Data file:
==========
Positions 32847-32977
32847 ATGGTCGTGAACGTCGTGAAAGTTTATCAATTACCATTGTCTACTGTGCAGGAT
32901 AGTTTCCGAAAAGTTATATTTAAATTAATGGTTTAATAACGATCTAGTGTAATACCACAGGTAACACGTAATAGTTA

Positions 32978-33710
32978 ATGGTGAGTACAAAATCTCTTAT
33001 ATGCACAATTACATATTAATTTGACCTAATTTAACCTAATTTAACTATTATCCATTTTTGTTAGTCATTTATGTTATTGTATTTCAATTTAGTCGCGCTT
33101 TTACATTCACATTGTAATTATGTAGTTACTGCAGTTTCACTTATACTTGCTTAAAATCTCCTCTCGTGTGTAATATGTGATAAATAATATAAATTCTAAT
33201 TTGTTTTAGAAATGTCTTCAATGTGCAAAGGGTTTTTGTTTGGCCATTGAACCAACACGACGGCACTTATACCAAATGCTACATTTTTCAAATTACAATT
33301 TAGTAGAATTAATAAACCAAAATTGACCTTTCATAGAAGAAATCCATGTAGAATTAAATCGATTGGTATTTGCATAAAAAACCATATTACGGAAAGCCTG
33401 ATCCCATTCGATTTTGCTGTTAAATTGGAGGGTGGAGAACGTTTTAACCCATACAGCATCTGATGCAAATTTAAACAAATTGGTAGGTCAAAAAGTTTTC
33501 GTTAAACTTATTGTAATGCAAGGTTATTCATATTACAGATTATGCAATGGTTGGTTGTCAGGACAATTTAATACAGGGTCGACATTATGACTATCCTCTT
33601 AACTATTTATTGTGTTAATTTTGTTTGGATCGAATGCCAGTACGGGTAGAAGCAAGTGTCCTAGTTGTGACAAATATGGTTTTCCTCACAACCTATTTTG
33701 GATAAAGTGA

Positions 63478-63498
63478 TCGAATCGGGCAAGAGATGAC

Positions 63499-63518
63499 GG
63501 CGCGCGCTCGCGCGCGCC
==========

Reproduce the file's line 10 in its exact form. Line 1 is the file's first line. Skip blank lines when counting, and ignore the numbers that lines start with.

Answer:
33401 ATCCCATTCGATTTTGCTGTTAAATTGGAGGGTGGAGAACGTTTTAACCCATACAGCATCTGATGCAAATTTAAACAAATTGGTAGGTCAAAAAGTTTTC